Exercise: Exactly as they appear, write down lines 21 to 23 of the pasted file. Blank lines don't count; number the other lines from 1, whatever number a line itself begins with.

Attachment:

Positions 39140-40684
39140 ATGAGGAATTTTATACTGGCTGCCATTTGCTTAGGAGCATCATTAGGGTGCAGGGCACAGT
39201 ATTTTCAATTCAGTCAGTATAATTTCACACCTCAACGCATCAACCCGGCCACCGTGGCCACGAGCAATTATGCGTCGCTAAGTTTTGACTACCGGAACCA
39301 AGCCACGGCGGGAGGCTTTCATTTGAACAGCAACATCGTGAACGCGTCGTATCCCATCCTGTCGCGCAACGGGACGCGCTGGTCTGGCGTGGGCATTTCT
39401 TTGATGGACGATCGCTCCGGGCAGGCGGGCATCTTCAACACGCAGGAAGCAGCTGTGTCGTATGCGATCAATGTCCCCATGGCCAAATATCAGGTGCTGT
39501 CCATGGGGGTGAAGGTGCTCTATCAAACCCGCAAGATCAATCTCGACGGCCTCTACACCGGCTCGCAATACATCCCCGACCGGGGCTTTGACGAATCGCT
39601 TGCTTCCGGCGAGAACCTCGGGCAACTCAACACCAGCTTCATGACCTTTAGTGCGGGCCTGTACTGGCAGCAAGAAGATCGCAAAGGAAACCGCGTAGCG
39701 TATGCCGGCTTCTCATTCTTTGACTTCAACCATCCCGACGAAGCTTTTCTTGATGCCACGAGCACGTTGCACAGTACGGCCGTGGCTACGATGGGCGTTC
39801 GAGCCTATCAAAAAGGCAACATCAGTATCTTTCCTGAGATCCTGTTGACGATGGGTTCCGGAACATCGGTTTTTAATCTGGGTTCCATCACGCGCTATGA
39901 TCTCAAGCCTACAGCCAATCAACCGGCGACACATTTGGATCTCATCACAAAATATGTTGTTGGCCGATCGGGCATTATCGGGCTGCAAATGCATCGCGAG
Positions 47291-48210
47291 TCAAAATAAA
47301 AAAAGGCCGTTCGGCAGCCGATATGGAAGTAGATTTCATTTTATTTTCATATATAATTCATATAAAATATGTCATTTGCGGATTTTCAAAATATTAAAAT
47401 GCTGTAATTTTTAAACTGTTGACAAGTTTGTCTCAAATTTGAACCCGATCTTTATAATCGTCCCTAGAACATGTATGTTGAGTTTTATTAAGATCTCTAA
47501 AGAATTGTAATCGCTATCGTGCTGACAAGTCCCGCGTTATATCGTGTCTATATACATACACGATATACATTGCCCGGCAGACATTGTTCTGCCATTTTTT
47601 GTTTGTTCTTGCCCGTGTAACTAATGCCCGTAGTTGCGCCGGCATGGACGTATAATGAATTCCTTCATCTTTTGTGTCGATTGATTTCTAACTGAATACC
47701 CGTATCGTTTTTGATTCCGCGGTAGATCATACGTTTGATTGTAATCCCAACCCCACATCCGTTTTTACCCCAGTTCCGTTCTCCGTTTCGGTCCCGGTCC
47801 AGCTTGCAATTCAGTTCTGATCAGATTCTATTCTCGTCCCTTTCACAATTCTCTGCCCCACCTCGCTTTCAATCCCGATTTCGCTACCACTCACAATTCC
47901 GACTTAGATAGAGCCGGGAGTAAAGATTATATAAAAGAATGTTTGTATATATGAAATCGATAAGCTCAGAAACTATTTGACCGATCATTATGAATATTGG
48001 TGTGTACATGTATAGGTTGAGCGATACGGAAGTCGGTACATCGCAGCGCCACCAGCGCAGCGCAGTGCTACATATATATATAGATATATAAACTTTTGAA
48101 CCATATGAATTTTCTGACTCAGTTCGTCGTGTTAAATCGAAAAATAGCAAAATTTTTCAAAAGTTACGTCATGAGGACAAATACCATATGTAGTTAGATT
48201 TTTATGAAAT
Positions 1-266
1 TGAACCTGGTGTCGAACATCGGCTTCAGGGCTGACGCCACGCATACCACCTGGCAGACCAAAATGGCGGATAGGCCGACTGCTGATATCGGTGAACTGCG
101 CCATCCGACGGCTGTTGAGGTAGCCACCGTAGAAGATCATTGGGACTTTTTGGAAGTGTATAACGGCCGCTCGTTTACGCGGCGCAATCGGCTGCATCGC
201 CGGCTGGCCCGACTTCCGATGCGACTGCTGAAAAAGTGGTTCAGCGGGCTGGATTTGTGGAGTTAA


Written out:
48101 CCATATGAATTTTCTGACTCAGTTCGTCGTGTTAAATCGAAAAATAGCAAAATTTTTCAAAAGTTACGTCATGAGGACAAATACCATATGTAGTTAGATT
48201 TTTATGAAAT
Positions 1-266